Egypt orders top human rights organization closed
Egyptian authorities have ordered the closure of a prominent human rights organization that documents cases of rights abuses and complaints of torture by police in the North African country.
Aida Seif el-Dawla, a founder of the Nadeem Center for the Rehabilitation of Victims of Violence, said two policemen turned up at the center Wednesday with an order from the Health Ministry to close it.
“The decision did not give any reasons. We managed to persuade them to postpone the closure until we went to the Health Ministry next Monday to understand the reasons,” she said.
Dawla described the order as part of the incumbent administration’s tough crackdown on political dissent in Egypt.
“Unless they arrest us all, we will continue in our work as long as we remain out of prison,” she said. “It would be stupid if they shut down the center because we provide a service that no one else provides to the underprivileged.”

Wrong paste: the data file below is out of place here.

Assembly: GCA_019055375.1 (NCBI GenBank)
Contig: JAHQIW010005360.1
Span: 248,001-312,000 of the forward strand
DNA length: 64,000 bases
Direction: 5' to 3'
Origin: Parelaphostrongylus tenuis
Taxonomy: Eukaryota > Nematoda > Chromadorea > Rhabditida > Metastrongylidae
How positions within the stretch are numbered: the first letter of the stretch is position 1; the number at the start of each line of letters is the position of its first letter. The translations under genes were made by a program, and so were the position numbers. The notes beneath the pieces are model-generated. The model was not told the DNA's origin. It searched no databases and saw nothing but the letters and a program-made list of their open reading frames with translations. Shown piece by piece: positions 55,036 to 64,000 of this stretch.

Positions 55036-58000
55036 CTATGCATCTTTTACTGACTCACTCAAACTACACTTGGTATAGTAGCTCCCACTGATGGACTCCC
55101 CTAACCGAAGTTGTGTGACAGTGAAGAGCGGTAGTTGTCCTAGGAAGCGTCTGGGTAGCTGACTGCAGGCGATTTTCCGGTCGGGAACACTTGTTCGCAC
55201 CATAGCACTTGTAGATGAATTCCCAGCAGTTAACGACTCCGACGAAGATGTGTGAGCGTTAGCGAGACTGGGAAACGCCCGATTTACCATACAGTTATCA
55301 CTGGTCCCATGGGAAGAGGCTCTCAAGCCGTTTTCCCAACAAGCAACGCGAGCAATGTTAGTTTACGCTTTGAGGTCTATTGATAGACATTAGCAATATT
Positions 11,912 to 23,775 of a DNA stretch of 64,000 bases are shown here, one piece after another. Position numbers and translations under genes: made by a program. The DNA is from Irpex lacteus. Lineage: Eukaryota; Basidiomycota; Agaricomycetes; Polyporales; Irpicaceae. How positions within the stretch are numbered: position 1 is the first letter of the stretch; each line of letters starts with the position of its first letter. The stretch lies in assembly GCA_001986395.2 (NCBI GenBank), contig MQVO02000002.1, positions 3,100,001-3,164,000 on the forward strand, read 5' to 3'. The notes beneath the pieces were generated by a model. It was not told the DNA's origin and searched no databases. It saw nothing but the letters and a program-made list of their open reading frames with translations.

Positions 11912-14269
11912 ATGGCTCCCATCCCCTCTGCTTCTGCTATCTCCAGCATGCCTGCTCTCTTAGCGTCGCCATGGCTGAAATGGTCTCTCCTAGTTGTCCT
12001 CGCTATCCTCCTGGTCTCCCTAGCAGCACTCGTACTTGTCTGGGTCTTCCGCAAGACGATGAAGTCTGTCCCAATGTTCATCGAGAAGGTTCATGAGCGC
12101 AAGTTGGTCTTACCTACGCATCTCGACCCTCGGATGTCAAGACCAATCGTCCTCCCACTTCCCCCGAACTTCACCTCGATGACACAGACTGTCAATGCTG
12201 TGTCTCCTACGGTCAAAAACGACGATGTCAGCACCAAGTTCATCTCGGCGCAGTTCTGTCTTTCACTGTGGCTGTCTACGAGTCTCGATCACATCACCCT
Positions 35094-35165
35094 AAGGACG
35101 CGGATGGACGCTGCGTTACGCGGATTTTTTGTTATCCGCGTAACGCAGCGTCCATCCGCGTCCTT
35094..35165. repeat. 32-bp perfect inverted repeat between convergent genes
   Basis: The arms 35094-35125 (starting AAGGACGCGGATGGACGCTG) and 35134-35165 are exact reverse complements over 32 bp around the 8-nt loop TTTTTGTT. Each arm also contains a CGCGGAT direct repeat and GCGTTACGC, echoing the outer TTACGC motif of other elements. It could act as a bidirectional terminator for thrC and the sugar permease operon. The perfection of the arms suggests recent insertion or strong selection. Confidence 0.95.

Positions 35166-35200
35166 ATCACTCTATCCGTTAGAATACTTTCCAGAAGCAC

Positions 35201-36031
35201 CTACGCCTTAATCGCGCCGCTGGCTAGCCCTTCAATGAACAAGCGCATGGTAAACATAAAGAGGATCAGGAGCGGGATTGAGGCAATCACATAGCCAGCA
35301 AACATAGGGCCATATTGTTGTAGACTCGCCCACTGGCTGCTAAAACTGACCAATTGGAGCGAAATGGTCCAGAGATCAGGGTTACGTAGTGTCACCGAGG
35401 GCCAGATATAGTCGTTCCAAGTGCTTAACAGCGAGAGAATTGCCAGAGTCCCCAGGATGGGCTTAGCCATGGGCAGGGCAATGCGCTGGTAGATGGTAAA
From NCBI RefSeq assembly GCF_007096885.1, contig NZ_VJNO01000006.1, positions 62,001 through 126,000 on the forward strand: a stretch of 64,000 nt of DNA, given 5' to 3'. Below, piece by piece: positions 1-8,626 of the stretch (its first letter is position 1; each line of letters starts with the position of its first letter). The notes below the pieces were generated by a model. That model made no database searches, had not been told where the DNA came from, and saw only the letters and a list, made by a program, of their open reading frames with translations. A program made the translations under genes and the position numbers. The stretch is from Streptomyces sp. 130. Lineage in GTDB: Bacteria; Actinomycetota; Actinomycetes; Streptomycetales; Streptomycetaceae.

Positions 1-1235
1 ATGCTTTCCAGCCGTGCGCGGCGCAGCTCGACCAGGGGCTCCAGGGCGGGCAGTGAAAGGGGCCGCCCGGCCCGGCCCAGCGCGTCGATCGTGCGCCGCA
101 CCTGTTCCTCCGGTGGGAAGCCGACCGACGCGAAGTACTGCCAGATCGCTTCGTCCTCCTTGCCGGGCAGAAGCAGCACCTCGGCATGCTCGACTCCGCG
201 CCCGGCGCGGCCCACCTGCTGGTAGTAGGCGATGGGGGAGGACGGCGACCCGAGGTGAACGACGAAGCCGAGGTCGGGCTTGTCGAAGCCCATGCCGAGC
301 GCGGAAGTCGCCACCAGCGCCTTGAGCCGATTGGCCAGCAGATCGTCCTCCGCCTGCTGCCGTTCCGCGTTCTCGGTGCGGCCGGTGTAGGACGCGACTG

Amnesty International denounced the closure order, saying the center offers a lifeline to hundreds of torture victims as well as the families of the people subjected to enforced disappearances.
“This looks to us like a barefaced attempt to shut down an organization which has been a bastion for human rights and a thorn in the side of the authorities for more than 20 years,” Said Boumedouha, Amnesty’s deputy director for the Middle East and North Africa, said.